Strip away the subtle cosmetic changes, and the reason Triumph’s Street Triple has won so many back-to-back MCN road tests is clear; it’s simply brilliant. The 675 motor is a gem, it has lovely fuelling and torque which means it’s not intimidating for inexperienced riders, yet even former international racers will discover the fun side. It’s the same with the chassis, just as happy darting around town as it is embarrassing larger-capacity bikes on a trackday. This 10,000-mile, 2013 R model is a lovely bike, and the aftermarket underseat Arrow pipes just add to the fun, barking with every twist of the throttle.
It really is hard to find fault with the Street Triple – it’s such a versatile bike, and at a bargain price.
Some say the old Street Triple looks dated, and to be fair the underseat pipe does immediately mark it out as the older model. The newer Rx does look notably sharper with its neater, side-exiting exhaust. The red sub-frame and wheels also give it a racier appearance, but it’s not light years ahead.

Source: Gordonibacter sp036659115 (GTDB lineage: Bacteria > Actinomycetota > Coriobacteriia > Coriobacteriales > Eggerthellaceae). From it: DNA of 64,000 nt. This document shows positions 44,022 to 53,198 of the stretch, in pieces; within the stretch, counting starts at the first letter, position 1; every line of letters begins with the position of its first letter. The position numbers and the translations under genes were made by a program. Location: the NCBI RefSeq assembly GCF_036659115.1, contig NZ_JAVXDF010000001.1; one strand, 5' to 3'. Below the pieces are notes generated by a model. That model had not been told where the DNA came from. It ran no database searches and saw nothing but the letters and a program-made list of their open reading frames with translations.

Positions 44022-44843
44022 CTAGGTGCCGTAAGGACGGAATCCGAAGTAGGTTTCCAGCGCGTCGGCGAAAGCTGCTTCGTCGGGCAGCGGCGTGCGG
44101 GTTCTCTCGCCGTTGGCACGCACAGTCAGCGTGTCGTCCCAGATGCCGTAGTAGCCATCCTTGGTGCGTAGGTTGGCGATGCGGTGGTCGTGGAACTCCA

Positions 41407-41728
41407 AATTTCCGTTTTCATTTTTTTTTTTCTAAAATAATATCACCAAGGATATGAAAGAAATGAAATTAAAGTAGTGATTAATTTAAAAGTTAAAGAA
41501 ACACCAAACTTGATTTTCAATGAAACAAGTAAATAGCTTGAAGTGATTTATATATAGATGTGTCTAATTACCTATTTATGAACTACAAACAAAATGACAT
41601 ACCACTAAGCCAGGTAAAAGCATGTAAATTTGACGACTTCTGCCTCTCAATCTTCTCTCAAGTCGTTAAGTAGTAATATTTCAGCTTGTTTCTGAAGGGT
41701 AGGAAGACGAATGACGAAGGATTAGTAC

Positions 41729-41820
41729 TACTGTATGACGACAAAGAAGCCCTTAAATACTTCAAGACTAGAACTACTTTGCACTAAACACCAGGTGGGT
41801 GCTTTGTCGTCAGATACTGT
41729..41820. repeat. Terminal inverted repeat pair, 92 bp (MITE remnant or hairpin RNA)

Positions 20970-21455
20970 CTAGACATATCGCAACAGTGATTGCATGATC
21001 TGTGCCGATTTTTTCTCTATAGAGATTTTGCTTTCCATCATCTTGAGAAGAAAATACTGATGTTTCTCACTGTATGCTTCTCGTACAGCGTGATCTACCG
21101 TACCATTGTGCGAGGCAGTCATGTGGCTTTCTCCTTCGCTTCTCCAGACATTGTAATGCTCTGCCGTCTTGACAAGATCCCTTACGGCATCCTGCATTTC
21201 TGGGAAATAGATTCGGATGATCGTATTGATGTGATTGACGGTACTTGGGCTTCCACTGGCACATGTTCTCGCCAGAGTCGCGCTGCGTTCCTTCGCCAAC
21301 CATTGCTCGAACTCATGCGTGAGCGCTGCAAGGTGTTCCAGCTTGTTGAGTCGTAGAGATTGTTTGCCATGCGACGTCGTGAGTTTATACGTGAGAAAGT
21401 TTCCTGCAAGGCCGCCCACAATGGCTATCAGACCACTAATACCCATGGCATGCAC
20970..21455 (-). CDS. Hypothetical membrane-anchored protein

And there’s not a huge amount of difference between the two on the road, either. The main reason for this is that the old bike is so good, making it hard for Triumph to improve upon. The new Rx feels a little smoother, is a little lighter and feels more forgiving, it certainly has that new bike feel. But despite its mileage, the old R version still feels fresh and delivers the same huge smile that the Rx model does.
Triumph’s 6.9% is reasonable enough, and the guaranteed future value of £3866 seems sensible – the bike would need to be valued at £5716 in three years for you to get your deposit back to roll into another PCP. Not impossible if you look after it and Triumph don’t come out with a stonking new version that knocks residual values.